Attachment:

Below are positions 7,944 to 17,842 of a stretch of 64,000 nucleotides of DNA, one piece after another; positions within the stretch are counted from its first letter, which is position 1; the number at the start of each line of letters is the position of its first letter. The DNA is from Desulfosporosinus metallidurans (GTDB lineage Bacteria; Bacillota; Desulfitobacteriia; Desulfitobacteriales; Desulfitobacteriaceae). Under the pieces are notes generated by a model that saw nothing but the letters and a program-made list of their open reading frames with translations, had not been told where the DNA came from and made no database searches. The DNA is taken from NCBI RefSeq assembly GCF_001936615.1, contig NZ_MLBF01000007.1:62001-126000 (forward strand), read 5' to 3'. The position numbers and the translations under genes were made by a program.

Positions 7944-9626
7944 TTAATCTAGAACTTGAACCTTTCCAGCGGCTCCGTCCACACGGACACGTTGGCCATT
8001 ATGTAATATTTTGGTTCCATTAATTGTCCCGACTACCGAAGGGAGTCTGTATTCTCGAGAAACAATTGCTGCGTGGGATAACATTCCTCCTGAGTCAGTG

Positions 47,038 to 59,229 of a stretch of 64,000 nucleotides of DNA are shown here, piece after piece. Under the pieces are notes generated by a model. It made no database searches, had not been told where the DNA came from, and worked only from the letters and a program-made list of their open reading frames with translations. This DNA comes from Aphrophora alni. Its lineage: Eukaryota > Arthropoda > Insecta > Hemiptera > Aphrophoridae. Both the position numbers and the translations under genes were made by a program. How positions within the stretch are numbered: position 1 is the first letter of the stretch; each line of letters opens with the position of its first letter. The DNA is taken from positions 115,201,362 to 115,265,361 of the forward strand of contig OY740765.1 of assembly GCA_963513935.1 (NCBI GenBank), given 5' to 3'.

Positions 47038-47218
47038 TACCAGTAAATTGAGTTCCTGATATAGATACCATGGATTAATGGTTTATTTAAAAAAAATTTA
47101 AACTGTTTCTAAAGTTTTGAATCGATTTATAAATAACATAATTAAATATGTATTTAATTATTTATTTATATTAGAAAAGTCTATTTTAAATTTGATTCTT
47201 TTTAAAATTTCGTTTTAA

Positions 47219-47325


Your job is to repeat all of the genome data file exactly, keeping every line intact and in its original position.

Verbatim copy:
Below are positions 7,944 to 17,842 of a stretch of 64,000 nucleotides of DNA, one piece after another; positions within the stretch are counted from its first letter, which is position 1; the number at the start of each line of letters is the position of its first letter. The DNA is from Desulfosporosinus metallidurans (GTDB lineage Bacteria; Bacillota; Desulfitobacteriia; Desulfitobacteriales; Desulfitobacteriaceae). Under the pieces are notes generated by a model that saw nothing but the letters and a program-made list of their open reading frames with translations, had not been told where the DNA came from and made no database searches. The DNA is taken from NCBI RefSeq assembly GCF_001936615.1, contig NZ_MLBF01000007.1:62001-126000 (forward strand), read 5' to 3'. The position numbers and the translations under genes were made by a program.

Positions 7944-9626
7944 TTAATCTAGAACTTGAACCTTTCCAGCGGCTCCGTCCACACGGACACGTTGGCCATT
8001 ATGTAATATTTTGGTTCCATTAATTGTCCCGACTACCGAAGGGAGTCTGTATTCTCGAGAAACAATTGCTGCGTGGGATAACATTCCTCCTGAGTCAGTG

Positions 47,038 to 59,229 of a stretch of 64,000 nucleotides of DNA are shown here, piece after piece. Under the pieces are notes generated by a model. It made no database searches, had not been told where the DNA came from, and worked only from the letters and a program-made list of their open reading frames with translations. This DNA comes from Aphrophora alni. Its lineage: Eukaryota > Arthropoda > Insecta > Hemiptera > Aphrophoridae. Both the position numbers and the translations under genes were made by a program. How positions within the stretch are numbered: position 1 is the first letter of the stretch; each line of letters opens with the position of its first letter. The DNA is taken from positions 115,201,362 to 115,265,361 of the forward strand of contig OY740765.1 of assembly GCA_963513935.1 (NCBI GenBank), given 5' to 3'.

Positions 47038-47218
47038 TACCAGTAAATTGAGTTCCTGATATAGATACCATGGATTAATGGTTTATTTAAAAAAAATTTA
47101 AACTGTTTCTAAAGTTTTGAATCGATTTATAAATAACATAATTAAATATGTATTTAATTATTTATTTATATTAGAAAAGTCTATTTTAAATTTGATTCTT
47201 TTTAAAATTTCGTTTTAA

Positions 47219-47325